2022 Science, Technology and Environment

Cynthia A. Newberg

Played an instrumental role internationally and in the U.S. to curb the use of hydrofluorocarbons, incredibly potent greenhouse gases that are major contributors to climate change.

Hydrofluorocarbons, a group of industrial chemicals that are used to cool homes and food, suppress fires and aid in a host of manufacturing processes, are also damaging the climate system, overheating the planet and endangering life on Earth.

During the past decade, Cindy Newberg has worked to get countries around the world to reach an international agreement to phase down the use of hydrofluorocarbons or HFCs; advised Congress on legislation to uphold the U.S. portion of the agreement; worked with industry and environmental groups to reach consensus; and most recently played an instrumental role within the Environmental Protection Agency to craft regulations to implement the law.

“Cindy Newberg’s leadership at home and abroad has given the world a fighting chance to avoid the worst impacts of climate change by leading both domestic and global efforts to phase down the climate-changing, super-pollutant chemicals known as hydrofluorocarbons,” said Christopher Grundler, director of the EPA’s Office of Atmospheric Programs. “Reducing HFCs in the near term gives our species more time in the long term to address climate issues.”

EPA Administrator Michael Regan said Newberg has been able to work with environmental groups, industry and different presidential administrations to bridge differences and achieve significant results to protect the environment.

“Cindy’s role was crucial as a leader and a problem-solver by developing and sharing analyses that showed the phasedown of HFCs was feasible, alternatives were available and countries would get benefits from joining the phasedown,” Regan said.

Newberg started her work on pollutants nearly three decades ago when she first arrived at the EPA and dealt directly with manufacturers that used refrigerant coolants that were toxic to the atmosphere. From that experience, she said she learned the importance of engaging the people who worked directly with harmful chemicals.

“Getting an agreement is not about telling people what they cannot do, but rather what they can do to help the environment,” Newberg said. “If you want to make real change, you need to bring people along.”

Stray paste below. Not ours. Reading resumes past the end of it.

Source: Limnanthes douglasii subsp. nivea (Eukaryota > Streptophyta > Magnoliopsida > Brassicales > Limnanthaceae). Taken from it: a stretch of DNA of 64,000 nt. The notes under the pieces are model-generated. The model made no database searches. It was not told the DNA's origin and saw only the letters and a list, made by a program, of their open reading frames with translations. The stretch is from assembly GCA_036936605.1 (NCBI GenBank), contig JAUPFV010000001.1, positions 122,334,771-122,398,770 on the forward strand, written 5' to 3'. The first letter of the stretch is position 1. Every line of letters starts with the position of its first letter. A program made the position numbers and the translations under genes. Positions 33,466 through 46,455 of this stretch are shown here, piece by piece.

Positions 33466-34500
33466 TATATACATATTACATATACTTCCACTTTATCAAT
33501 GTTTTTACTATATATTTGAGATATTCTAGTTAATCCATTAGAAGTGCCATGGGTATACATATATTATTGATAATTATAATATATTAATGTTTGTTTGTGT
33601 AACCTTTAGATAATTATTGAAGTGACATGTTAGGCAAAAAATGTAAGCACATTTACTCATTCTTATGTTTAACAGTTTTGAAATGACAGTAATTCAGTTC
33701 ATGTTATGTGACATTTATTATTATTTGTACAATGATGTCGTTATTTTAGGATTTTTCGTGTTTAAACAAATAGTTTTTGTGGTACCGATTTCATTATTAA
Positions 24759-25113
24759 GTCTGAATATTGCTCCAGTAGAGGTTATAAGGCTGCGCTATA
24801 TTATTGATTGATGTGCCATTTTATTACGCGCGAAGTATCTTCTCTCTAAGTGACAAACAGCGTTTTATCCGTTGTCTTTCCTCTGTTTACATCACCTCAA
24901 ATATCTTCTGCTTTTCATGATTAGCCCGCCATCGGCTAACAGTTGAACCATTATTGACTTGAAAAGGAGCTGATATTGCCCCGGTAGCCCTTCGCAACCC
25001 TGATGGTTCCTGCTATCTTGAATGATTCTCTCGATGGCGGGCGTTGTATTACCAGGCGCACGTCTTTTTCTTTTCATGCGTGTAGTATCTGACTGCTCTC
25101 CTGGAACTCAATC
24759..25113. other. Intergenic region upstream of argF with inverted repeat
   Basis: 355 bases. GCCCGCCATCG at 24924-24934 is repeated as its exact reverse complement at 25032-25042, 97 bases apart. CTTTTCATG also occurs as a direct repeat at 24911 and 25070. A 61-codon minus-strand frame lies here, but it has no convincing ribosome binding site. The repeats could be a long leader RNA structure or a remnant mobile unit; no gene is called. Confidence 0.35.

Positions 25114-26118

Newberg carried that lesson forward as she worked on aviation emissions and the impact of rocket fuel on the environment and then served on delegations at international environmental meetings.

A dozen years ago she became the leader of the EPA’s technical team negotiating what became known as the Kigali Amendment to the Montreal Protocol, an international agreement reached in Kigali, Rwanda, in October 2016 that phases down HFCs globally by 80% to 85% by 2047.

The Montreal Protocol on Substances that Deplete the Ozone Layer, an international treaty ratified by nearly 200 countries, is designed to protect the ozone layer from numerous pollutants. It went into effect in January 1989 and has been hailed as one of the most successful international agreements. Over the years, amendments have been added to further strengthen it.

By 2050 the Kigali Amendment is expected to avoid as much climate-warming emissions as the entire planet now emits every two years. The HFC phasedown will prevent up to half a degree Celsius of warming by the end of this century, a critical step toward meeting the Paris Agreement goal of keeping global warming below 2 degrees Celsius and avoiding the worst impacts of climate change.

To reach consensus on contentious issues regarding the pollutants, Newberg attended negotiation sessions overseas, providing critical technical and policy analyses and tapping into the relationships she had built over the years with industry, nongovernmental groups and colleagues from all over the world.

“She demonstrated her commitment to service, her extraordinary technical and problem-solving skills, and her relentless drive and resilience by being at every negotiating session, in every part of the world,” Grundler said.

He added that international negotiations are very tedious and “to not give up, in light of other opposition, says a lot about Cindy and her commitment to her mission.”

Once the Kigali Amendment was signed, Newberg took on the crucial role of providing Congress with the technical advice it needed to pass legislation upholding the United States’ commitments. She also testified before Congress to describe how the implementation experiences under the Montreal Protocol could serve as a model for phasing down HFCs.

In December 2020, Congress passed by a bipartisan vote the American Innovation in Manufacturing Act, which authorized the EPA to implement the Kigali Amendment and manage existing sources of HFC emissions. The legislation won the support of a diverse array of interests—from the Natural Resources Defense Council to the U.S. Chamber of Commerce and the National Association of Manufacturers.

Once the legislation arrived at the EPA, Newberg and her team worked to meet a nine-month deadline for the implementing regulations even as a tumultuous change in presidential administrations occurred.

Newberg said her work has been “about human health and a safer environment.”

“The Kigali Amendment to the Montreal Protocol was one of the most meaningful things I have done in my life—taking a class of chemicals that were contributing significantly to climate change, finding a path forward and saving up to a half-degree Celsius of warming by 2100,” Newberg said. “Our domestic HFC regulations will result in more climate benefits for the United States than anything the EPA has ever done.”